Why Buyer Personas are a Potential Obstacle to Demand Generation Success
In my many conversations with B2B marketers about their Demand Generation Strategy, inevitably buyer personas are mentioned early on in the process. In fact, I am hard pressed to remember the last time I spoke with any marketer who did not have any kind of documented buyer personas.
However, having these documented personas does not necessarily equate with demand generation success. In fact, I believe the way many organizations are approaching the use of personas in terms of content development is actually an obstacle to what they are hoping to achieve in demand generation and is limiting the development of effective content.
With all of the education and knowledge of buyer persona development, why is there such a disconnect between the documentation of these personas and success in Demand Generation and Content Marketing? (According to Content Marketing Institute less than 10% are truly effective with their Content Marketing.)
1. Most Buyer Personas are Self-Fulfilling Prophecies
In much of the work we do with large B2B organizations, the majority of the personas that have been developed are driven out of the Product Marketing team and clearly have a product-first approach. Company A has a product and they want to know who their ideal buyer is. The Product Marketing team begins to create this persona and lo and behold, the persona is the exact model of the person who would want to buy their product – not an actual picture of the market.
– Age 35-44
– Held a Sr. Manager or Director Role for 5+ years
– Manages a team of 4-7 people
And the list goes on and this is then sent to the campaigns team to go and find these clearly defined individual. This is not so much a persona, but an attempt at match making. Trying to identify an individual that will match your product or solution is an exercise in futility. Buyers do not view themselves the way Product Marketers do – buyers view their purchases in terms of need, challenges, goals and objectives, not by how many people they manage or how long they have held a title.
2. B2B Buying is a Herd Mentality
According the B2B Buyer Survey from Demand Gen Report, 50% of respondents stated that more than four people were involved in the buying process and only 9% stated they involve fewer. The days of selling to the decision maker are over, B2B buyers buy in packs and have buying committees – understanding the roles within that committee, the unique views and how they intersect will be key to defining the Demand Generation content that is developed.
3. Go Beyond Knowing the Individual
It is not enough to understand the individual attributes of the target personas as that is a one-dimensional view. What most organizations fail to do is document the buyers approach to the purchase (this is more than just interest, consensus, evaluation, decision). This is a detailed view of all of the key milestones of a purchase – unless this is known, it is impossible to determine the content that should be delivered.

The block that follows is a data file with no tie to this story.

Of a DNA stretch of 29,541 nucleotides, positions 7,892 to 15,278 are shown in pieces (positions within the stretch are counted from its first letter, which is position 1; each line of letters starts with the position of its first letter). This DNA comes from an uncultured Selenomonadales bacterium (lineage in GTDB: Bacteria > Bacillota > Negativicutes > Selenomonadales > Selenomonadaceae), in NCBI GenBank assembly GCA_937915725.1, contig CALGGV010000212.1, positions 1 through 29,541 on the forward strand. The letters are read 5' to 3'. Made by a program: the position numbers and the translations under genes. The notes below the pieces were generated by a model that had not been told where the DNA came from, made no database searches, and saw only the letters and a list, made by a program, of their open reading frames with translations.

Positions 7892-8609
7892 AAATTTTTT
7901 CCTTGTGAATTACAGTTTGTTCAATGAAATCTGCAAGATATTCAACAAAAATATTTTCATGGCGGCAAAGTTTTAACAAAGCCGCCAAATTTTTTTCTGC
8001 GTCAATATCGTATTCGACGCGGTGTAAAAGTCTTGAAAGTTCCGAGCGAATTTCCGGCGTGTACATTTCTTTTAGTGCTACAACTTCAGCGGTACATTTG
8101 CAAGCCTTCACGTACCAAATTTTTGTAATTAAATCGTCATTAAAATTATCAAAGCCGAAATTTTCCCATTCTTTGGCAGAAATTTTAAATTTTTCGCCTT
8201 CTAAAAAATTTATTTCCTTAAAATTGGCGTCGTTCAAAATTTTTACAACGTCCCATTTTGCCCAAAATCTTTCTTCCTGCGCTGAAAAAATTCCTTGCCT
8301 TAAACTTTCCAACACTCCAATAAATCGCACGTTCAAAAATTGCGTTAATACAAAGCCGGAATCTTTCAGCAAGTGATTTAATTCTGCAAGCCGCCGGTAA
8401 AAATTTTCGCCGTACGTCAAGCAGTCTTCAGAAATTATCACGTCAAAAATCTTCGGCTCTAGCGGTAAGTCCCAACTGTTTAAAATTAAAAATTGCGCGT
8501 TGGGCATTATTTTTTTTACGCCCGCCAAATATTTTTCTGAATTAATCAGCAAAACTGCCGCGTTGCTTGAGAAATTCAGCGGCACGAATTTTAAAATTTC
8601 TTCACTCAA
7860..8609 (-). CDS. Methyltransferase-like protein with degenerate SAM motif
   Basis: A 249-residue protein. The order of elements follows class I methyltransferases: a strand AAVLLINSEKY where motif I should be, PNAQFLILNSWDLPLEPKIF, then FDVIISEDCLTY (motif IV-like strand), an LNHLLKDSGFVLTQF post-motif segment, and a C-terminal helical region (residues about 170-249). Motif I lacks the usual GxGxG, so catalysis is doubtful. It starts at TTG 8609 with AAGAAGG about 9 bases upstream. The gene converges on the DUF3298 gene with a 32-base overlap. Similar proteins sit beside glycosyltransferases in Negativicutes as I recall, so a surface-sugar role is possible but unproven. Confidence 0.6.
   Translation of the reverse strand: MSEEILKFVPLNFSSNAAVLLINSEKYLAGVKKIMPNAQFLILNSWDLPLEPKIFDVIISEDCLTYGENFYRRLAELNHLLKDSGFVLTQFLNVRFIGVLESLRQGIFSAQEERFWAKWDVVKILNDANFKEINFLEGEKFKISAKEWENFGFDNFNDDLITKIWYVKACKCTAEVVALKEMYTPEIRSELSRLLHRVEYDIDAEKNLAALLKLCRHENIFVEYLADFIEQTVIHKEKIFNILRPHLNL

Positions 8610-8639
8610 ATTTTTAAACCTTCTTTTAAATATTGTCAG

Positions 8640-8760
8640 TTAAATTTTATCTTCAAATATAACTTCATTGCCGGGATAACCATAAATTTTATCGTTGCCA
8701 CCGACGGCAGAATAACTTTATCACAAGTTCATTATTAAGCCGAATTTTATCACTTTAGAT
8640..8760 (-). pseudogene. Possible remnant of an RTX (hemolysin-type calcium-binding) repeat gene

Secondly, vendors must understand the market conditions that exist in the world of their buyers. Key items like global economic conditions, legislation, competitive pressures, etc. all play a role in the approach to buying and this is often overlooked. It is for this reason that any buyer insights should include secondary research.
4. There Is Not Enough Content to Go Around
According to the Content Marketing Institute and MarketingProfs most recent B2B Content Marketing Research Study – 55% of respondents state “Producing Enough Content” as their biggest challenge. This is due in large part to organizations trying to develop content for each and every identified persona. This becomes unmanageable if you have multiple product lines with 5-7 personas – there is simply not enough headcount or time to develop all the content. The study also reports that only 44% of organizations have a defined content strategy, so trying to develop more content without a defined strategy is not a good idea. Things will derail quickly.
Organizations should stop trying to message to each and every persona and begin focusing on the “talk tracks” they should be having with those involved in the buying decision. For instance, in a typical large IT purchase (if there is such a thing), you will see a VP of IT, CIO and CFO involved. At the early stages of the process, the Engagement content will serve to cast a wide net to capture the attention of these individuals.
Buyers Intersection Points
However, as the purchase process moves on (See Graphic Above) each of these individuals will be focused on many of the same things – Total Cost of Ownership, Solution ROI, Cost of Implementation, etc. Three individuals or personas, focused on a very similar set of issues, which converge and can be addressed with a singular content thread. The issue here is not developing more and more content or even spending more money on content production, it is knowing where the convergence of that content is and what will resonate at the specific step in the buying process.
Having documented personas is just the first small step in achieving Demand Generation success. There is much work to be done in order for this effort to payoff and for B2B organizations to truly connect with their buyers.